From The Hutch
It’s election time which means turning one’s attention to the issues that are important.
This only takes an hour or two. A simple contemplation of what’s important to you. What better time to do that than on an early morning drive from Taupo back to Tauranga?
Now, I generally take the road less travelled when I make this trip. I’d rather take two minutes longer and take the scenic route, via Rotorua. It’s just a better class of motorist for some reason.
The beginning of this journey takes you through a lot of steam and old geysers. There’s distractions and natural sideshows all over the place.
None of this interested me – I’m looking for a clear, straight road and a good steady speed. Competence and common sense please.
Journey and thoughts progress harmoniously as this voter travels in a safe, warm cocoon through the darkness.
Soon the fog becomes so thick it’s unclear if the headlights should be on high beam or low beam. Either way it was hard to pick the corners so it’s just a matter of slowing down and taking it easy.
Better to make good choices and get the right outcome.
The rabbit and the tortoise
Not everyone shares this philosophy though. Some have travelled the road so often with success they have no fear of the unknown. No need to change policies.
So I have a follower on the campaign trail as we wind our way through the fog. It is unclear if they’re simply using my tail lights as a beacon through the pea soup, or want to get past.
Either way, I prefer to travel alone and make my own decisions. I like time and space and while they weren’t super close it’s still too close for comfort.
For kilometre after kilometre we pierce the fog in tandem, probably going faster than I should but not fast enough it seems. Golden Springs is coming up, I’ll pull over there and let the pushy one go past.
I’m thinking how funny and slightly annoying one of the candidates is when out of the soup a pair of big headlights appears, while simultaneously a giant rabbit darts across the road.
I can’t brake too hard because I’ll collect the car behind me. I can’t deviate at all because of the oncoming truck. It’s just a matter of wincing as the bumper punches the hapless hare with a solid thud.
“Well that’s F###d!” I exclaimed, as a kind of summary of the situation really.
It was pointless and downright dangerous to turn around and try and find the animal in the dark and the fog. Anyway, it was dead and most likely thrown off the road.
Thoroughly convinced I carried on to Golden Springs a wee way up the road. The car behind was keeping a respectful distance now.
Under the street lamp, in front of a yard full of rural school buses, I hopped out to check for damage and make sure the carcass hadn’t lodged anywhere.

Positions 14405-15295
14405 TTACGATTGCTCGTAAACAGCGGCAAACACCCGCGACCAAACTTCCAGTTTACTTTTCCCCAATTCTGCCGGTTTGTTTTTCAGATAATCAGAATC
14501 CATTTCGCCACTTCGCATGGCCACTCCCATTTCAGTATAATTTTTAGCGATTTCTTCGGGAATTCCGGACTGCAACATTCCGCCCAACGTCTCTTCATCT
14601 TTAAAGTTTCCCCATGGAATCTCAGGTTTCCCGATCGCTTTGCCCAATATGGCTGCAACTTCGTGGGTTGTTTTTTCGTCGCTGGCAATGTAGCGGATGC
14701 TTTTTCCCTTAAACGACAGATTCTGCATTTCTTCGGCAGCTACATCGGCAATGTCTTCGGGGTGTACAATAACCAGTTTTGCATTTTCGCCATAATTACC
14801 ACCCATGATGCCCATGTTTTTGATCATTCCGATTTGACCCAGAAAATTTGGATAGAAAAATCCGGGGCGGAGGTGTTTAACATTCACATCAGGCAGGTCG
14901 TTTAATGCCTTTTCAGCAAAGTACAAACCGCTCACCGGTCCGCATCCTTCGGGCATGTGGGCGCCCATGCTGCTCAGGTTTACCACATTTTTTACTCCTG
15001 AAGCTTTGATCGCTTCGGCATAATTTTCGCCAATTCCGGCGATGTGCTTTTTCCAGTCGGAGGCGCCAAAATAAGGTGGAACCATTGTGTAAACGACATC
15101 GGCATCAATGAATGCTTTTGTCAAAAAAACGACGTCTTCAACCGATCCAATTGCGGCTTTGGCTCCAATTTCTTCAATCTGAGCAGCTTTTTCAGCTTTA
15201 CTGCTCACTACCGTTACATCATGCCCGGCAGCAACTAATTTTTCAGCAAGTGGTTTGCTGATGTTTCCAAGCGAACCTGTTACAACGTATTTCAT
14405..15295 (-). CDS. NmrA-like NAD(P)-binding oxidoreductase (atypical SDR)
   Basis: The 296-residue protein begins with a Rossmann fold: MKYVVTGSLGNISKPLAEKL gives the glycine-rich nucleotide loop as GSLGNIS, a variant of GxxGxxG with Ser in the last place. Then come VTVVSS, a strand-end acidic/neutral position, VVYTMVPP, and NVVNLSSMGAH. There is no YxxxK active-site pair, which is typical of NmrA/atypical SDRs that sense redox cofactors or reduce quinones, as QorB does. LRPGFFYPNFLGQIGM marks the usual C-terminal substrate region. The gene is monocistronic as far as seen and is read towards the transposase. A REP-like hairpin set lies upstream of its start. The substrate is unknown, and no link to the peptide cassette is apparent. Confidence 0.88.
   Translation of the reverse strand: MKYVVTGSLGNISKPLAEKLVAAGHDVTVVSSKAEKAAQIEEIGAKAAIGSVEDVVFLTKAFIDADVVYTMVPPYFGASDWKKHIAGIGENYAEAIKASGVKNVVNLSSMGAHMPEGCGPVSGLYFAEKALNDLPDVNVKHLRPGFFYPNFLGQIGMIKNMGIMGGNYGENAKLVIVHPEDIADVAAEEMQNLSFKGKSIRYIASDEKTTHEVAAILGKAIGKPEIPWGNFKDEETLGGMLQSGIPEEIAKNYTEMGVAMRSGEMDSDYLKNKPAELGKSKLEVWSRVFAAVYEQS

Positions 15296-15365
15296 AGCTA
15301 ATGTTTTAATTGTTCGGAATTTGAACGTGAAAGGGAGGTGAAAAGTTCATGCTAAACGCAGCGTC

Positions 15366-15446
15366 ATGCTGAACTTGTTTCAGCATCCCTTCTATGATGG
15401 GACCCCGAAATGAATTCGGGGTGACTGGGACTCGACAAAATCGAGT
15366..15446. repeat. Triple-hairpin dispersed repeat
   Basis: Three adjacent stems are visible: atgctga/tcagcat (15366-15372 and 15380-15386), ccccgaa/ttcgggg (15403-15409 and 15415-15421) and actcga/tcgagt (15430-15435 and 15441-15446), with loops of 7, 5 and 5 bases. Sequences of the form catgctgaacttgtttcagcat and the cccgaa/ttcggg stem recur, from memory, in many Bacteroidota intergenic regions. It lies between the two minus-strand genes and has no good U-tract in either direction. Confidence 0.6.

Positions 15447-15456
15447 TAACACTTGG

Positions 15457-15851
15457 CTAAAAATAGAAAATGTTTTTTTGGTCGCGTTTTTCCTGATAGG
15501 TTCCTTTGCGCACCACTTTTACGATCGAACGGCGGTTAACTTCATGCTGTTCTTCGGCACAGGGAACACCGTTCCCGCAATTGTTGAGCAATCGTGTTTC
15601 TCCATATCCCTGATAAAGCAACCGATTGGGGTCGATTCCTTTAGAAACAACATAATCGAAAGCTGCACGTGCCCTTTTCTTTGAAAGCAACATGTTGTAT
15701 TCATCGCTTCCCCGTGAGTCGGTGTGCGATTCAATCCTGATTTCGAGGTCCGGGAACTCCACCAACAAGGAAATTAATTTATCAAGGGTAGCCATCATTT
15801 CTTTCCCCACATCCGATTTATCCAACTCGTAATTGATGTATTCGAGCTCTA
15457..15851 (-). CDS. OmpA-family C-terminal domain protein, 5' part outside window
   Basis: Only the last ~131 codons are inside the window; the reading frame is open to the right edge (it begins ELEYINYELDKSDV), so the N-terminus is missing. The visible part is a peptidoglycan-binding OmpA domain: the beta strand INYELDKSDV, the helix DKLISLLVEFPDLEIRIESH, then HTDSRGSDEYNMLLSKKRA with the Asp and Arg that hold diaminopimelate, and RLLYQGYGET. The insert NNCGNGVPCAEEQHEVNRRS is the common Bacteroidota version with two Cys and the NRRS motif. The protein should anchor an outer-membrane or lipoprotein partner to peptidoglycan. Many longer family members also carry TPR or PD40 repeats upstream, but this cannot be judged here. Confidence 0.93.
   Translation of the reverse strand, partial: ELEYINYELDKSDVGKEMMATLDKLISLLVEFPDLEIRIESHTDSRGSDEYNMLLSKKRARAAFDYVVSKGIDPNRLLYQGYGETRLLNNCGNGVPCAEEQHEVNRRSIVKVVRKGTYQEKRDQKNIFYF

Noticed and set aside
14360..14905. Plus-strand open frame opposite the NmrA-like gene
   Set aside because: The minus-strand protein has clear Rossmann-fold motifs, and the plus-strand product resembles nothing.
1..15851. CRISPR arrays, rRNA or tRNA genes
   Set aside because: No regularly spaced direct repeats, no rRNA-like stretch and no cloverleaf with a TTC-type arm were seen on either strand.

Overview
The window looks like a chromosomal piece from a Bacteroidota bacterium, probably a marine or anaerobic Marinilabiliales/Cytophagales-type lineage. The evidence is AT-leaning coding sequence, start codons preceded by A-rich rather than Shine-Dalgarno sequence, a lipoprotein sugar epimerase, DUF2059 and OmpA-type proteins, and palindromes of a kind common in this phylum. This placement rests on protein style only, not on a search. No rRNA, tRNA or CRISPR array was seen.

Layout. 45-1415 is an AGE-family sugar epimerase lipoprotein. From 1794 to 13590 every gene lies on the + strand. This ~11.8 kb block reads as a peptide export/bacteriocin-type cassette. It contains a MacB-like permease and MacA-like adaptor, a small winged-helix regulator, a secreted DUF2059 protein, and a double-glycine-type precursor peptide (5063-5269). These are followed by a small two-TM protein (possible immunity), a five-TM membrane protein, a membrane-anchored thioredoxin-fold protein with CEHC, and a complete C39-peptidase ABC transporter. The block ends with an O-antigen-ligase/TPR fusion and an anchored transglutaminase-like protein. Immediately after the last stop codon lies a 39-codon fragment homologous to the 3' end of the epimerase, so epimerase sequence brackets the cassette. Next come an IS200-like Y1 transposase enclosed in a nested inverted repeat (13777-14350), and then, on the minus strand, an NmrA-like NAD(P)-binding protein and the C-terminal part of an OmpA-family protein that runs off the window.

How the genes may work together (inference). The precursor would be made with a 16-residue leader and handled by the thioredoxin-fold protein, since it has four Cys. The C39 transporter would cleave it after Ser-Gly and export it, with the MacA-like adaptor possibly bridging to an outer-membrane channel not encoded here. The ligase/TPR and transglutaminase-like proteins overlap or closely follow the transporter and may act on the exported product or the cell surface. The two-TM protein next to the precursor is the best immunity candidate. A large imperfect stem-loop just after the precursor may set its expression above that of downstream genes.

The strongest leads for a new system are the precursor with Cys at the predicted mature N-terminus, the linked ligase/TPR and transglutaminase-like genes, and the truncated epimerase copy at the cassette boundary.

The hard reality
Sure enough, it was wedged in the grille but it wasn’t a carcass. It was making the same noises the seagull made when I snagged it out of the air while casting my line off the rocks in Dunedin Harbour that time.
Unlike the seagull, the prognosis was not good. It would be fair to say the hare’s injuries were unsurvivable.
‘Don’t worry buddy, I’ll sort it out’ I said to the wee fella.
The whole situation was getting quite stressful but the right course of action was clear.
In the spotlight
Now, I’m not sure if you know Golden Springs very well but it basically consists of a run-down camping and motel complex and few other utilitarian buildings. Despite its name, it’s creepy at the best of times.
Add in a guy standing in a pool of yellow light by the side of the road swinging a hammer at a bunny, and the scene is complete. I guess that’s why they call it ‘being cast in a bad light’.
Anyway, the whole thing was soon over but I felt awful and the episode had a profound effect on my election ponderings. Completely unexpected things happen sometimes and it’s how you deal with it that matters.
The rest of the trip was sombre but uneventful and I got to thinking what the different political parties would think of my actions.
The right leaning folk would say the roads are clearly for tax payers and hares take their chances. Those to the left would argue the small creatures are perfectly entitled to go about their business. It’s up to us to look out for them. There’s issues of environmental sustainability and social conscience too I guess.
Personally, I would rather just stay in the comfort of my own car and not have to worry about any of it.
Sometimes though, especially in a time of crisis, you do have to make a decision and you don’t have long to make it.